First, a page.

It was chilling to realize how many people—
often those who generally have the most compassion
for victims of oppression, and violence,
simply have a blind spot when the victims happen to be Jews.
Never before have I felt how important words are for creating realities.
And how deafening silence can feel, in the face of an atrocity.
When I heard President Biden deliver his emotional,
unequivocal condemnation of Hamas,
as a terrorist organization akin to ISIS,
when he named the atrocities as unadulterated evil,
and clearly affirmed; “We stand with Israel.” I started crying.
I didn’t even realize how much I needed to hear our President say the words.
But words matter, because the truth matters.
And because words are so powerful, let’s take care to use the right ones.
Do not equate Hamas with the Palestinian people.
Unlike our enemies, I mourn the death of ALL innocent lives,
Israeli and Palestinian, lost in this war.
For us to lose sight of that is to lose our own humanity.
Conflating these Hamas attacks with “Palestinian resistance”
is an insult to the many Palestinians who abhor Hamas,
from the Palestinian Israeli news anchor who publicly condemned their actions
to the many Palestinians who have made non-violent activism their life’s work.
This attack was not Palestinian resistance. It was not freedom fighting.
When it comes to these attacks, say the words: terrorism.
Mass murder. Crimes against humanity.
And we must not let Israel’s enemies use words to stigmatize Israelis.
I’ve had enough of calling Israelis colonialists. Do not fall for that.
It is Hamas’s explicit strategy to paint Israelis as rootless, settler colonialists.
That’s a lie.
Jewish history and sovereignty on that land goes back millenia,
and most modern Israelis are Jewish refugees from the Middle East,
Europe, Africa and around the world,
who have returned to the only Jewish home we have.
The Jews of Israel are nothing like the French colonials in Algeria,
or the British in India, all of whom could leave
and go home to France or England.
Israeli Jews can’t go back to any country. Israel IS their country.
And as Jews, Israel is OUR country.
And we are not going anywhere.
I think you know by now that I always try to see multiple sides of an issue.
And my Rosh Hashanah sermon implored us to stay engaged in Israel
even as I criticized its government.
I usually urge us to sit with the complexity and nuances.
But some moments give you clarity.
Like in the Beginning.
When God created light, God separated the light from the dark.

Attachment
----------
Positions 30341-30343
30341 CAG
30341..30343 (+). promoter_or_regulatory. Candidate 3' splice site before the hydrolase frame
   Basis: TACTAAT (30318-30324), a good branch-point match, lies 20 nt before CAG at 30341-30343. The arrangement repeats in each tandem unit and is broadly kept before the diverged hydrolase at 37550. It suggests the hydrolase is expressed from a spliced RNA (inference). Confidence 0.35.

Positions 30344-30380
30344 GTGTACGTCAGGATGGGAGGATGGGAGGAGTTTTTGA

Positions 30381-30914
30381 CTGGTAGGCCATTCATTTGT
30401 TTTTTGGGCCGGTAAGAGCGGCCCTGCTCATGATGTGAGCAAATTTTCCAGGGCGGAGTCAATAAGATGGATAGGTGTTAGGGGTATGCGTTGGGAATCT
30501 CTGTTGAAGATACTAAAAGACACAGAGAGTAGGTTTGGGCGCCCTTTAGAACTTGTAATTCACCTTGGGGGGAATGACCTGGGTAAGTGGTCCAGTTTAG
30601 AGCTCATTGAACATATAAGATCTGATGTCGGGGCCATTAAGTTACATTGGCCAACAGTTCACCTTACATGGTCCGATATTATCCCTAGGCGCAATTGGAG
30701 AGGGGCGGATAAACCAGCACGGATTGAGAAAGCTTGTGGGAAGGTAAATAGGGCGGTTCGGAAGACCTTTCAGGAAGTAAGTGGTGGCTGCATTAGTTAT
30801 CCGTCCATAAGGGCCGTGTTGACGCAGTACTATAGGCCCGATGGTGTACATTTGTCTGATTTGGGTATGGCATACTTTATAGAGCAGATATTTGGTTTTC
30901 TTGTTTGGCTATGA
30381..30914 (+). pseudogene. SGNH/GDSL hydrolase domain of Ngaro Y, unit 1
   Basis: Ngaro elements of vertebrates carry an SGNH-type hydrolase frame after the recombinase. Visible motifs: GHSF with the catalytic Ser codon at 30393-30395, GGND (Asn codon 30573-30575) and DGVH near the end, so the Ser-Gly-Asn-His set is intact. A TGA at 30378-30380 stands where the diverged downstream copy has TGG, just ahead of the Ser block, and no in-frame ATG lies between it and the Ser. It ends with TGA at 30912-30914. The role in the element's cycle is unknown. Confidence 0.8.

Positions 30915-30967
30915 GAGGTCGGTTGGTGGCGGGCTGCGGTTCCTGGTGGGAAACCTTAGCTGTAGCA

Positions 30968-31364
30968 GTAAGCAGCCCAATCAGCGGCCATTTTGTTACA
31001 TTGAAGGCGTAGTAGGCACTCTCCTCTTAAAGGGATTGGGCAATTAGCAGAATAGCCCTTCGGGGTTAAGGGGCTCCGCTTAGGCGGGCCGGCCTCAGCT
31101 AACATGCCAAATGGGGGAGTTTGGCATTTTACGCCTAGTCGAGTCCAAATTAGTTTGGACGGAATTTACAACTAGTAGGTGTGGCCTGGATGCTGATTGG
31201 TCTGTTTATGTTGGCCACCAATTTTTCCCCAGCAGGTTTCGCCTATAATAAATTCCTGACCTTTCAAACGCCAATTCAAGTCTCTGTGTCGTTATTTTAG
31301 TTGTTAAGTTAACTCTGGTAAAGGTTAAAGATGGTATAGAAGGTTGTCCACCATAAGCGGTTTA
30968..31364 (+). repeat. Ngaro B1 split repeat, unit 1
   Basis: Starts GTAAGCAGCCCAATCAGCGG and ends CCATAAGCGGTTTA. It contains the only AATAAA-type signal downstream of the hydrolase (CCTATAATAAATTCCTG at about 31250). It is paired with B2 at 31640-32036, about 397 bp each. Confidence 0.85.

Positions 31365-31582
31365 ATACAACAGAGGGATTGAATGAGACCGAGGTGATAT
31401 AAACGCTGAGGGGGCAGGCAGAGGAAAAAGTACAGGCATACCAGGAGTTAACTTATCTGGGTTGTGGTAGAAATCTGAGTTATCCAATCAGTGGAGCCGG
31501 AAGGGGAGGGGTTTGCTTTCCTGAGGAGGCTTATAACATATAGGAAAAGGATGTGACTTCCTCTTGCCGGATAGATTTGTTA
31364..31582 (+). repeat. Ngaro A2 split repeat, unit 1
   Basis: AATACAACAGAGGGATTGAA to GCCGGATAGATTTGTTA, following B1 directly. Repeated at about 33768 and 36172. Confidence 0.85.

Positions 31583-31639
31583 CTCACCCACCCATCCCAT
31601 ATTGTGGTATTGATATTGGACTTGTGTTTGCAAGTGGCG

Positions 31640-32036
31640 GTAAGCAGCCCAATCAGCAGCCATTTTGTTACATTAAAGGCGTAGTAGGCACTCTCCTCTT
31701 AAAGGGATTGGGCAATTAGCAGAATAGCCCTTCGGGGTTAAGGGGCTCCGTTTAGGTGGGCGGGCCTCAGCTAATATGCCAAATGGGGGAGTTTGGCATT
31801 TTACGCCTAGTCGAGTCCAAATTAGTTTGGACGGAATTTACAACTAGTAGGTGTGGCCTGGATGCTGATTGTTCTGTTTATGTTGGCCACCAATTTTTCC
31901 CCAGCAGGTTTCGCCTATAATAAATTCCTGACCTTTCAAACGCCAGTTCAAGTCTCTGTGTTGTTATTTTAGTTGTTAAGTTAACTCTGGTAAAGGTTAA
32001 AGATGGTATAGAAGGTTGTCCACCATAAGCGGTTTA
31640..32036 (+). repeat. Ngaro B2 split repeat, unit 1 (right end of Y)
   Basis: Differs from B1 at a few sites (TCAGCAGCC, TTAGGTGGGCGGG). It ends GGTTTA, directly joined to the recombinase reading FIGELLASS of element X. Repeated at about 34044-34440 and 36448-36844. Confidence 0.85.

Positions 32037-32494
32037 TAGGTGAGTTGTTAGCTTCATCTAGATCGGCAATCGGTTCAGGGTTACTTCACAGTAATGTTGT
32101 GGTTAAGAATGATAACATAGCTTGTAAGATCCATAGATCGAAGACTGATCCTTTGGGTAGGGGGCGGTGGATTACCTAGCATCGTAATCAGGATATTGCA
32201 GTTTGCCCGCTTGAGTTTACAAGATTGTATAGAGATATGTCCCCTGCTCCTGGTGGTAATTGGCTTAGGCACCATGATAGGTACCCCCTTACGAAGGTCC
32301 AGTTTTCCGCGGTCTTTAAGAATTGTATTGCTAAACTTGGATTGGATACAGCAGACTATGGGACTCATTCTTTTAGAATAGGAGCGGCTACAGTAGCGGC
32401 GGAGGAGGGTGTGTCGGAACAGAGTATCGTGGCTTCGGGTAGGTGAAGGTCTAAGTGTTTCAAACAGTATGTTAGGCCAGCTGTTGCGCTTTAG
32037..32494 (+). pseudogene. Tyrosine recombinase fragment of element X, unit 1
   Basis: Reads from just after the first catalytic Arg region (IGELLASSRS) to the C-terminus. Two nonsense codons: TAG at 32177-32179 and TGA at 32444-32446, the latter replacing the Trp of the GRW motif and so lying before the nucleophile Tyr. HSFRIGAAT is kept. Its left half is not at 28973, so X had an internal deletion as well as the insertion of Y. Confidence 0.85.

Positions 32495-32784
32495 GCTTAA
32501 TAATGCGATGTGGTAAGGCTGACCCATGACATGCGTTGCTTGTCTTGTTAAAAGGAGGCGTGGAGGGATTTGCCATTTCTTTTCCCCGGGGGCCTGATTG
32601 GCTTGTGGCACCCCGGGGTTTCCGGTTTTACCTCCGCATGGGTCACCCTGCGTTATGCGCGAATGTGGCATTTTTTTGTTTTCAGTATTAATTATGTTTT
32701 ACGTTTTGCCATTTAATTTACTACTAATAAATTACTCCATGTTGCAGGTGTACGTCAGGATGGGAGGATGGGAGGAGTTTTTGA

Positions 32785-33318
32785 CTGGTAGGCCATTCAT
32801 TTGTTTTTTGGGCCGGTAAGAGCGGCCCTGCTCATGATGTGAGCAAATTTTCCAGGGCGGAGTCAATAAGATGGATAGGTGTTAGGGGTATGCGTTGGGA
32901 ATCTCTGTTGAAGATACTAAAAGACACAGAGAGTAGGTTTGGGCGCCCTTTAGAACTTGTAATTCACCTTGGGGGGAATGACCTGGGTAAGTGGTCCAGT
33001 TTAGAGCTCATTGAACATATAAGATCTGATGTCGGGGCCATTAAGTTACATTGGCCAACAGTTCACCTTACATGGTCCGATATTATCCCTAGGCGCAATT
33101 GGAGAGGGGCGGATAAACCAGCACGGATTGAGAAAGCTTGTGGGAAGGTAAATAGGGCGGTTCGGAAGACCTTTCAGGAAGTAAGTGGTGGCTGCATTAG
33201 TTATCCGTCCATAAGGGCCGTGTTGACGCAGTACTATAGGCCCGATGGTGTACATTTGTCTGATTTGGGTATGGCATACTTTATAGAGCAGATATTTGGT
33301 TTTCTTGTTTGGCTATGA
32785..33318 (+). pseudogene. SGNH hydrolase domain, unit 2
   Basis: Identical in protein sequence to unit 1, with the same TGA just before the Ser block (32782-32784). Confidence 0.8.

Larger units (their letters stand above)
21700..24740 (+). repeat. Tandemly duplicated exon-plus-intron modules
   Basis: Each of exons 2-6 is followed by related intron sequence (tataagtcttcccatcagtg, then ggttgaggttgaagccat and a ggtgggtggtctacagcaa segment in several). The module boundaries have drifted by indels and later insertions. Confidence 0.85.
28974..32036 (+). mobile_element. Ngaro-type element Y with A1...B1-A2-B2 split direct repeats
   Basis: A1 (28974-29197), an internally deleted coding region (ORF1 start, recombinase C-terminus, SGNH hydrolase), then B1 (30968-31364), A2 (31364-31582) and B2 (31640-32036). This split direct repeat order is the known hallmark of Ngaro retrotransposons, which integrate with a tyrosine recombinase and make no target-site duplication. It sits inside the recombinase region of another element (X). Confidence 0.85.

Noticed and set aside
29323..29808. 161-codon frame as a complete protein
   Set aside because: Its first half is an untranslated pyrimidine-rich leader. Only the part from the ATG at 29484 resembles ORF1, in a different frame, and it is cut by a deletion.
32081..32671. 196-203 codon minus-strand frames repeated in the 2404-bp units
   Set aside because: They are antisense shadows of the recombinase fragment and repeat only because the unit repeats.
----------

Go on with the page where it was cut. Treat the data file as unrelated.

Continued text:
Today, as Israel is forced to forge a new bereshit—a new world for Israel—
for make no mistake, it will never be the same—
the light was separated from the dark.
There is no gray area here.
The world saw what pure evil looks like.
Evil is the barbaric massacre that Hamas carried out on Israeli soil.
Evil is Hamas using billions of dollars of aid not to build schools
and infrastructure to uplift Gazans,
but to build a militia and tunnels to kill Israelis.
Evil is Hamas breaking all international laws of warfare and embedding
themselves in civilian areas wearing civilian clothes,
because the death of innocent Gazans is a strategic tactic of their jihad.
Israel has a moral imperative to protect its citizens and to rescue its hostages.
Vanquishing Hamas, whose charter purpose is to exterminate Israel,
is a just and moral war. One we didn’t choose, but now can’t avoid.
Amidst the darkness, we’ve also seen glimmers of light:
Landmarks in Berlin, Paris, London
lit up in blue and white in support for Israel.
The protest movement in Israel morphing overnight into a network
of social services for displaced families and the wounded.
Reservists, who the week before refused to serve in protest of the government,
now showing up at over 100%.
And the American Jewish community, so often divided on Israel,
feeling the pain of their sisters and brothers and responding
with a generous outpouring of support.
Ein Milim. There are no words.
But in the absence of words, we turn to each other.
And as we create anew, we turn to the prayers of our people
that have given us language when we cannot find our own.
I want to ask all rabbis and cantors here, to join us on the bima, as we rise
together as one united community and sing the words of Hatikvah, “The Hope"—
words that have enabled our people to survive the unimaginable,
and create anew.